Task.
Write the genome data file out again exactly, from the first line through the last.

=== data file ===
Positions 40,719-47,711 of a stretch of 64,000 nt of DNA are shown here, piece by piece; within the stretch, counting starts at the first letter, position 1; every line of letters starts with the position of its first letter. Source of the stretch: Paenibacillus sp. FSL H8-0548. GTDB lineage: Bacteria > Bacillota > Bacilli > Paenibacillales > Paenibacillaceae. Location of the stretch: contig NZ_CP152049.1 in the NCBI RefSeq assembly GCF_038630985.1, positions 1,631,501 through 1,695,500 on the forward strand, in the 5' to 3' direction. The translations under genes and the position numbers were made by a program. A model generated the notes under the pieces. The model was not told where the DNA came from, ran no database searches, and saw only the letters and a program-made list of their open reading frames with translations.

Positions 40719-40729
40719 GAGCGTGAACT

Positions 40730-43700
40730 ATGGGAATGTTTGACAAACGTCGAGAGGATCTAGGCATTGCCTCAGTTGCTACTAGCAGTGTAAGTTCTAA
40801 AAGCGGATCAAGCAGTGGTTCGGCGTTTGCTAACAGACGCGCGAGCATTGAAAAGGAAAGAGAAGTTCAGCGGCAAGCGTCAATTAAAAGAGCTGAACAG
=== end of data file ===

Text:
Positions 40,719-47,711 of a stretch of 64,000 nt of DNA are shown here, piece by piece; within the stretch, counting starts at the first letter, position 1; every line of letters starts with the position of its first letter. Source of the stretch: Paenibacillus sp. FSL H8-0548. GTDB lineage: Bacteria > Bacillota > Bacilli > Paenibacillales > Paenibacillaceae. Location of the stretch: contig NZ_CP152049.1 in the NCBI RefSeq assembly GCF_038630985.1, positions 1,631,501 through 1,695,500 on the forward strand, in the 5' to 3' direction. The translations under genes and the position numbers were made by a program. A model generated the notes under the pieces. The model was not told where the DNA came from, ran no database searches, and saw only the letters and a program-made list of their open reading frames with translations.

Positions 40719-40729
40719 GAGCGTGAACT

Positions 40730-43700
40730 ATGGGAATGTTTGACAAACGTCGAGAGGATCTAGGCATTGCCTCAGTTGCTACTAGCAGTGTAAGTTCTAA
40801 AAGCGGATCAAGCAGTGGTTCGGCGTTTGCTAACAGACGCGCGAGCATTGAAAAGGAAAGAGAAGTTCAGCGGCAAGCGTCAATTAAAAGAGCTGAACAG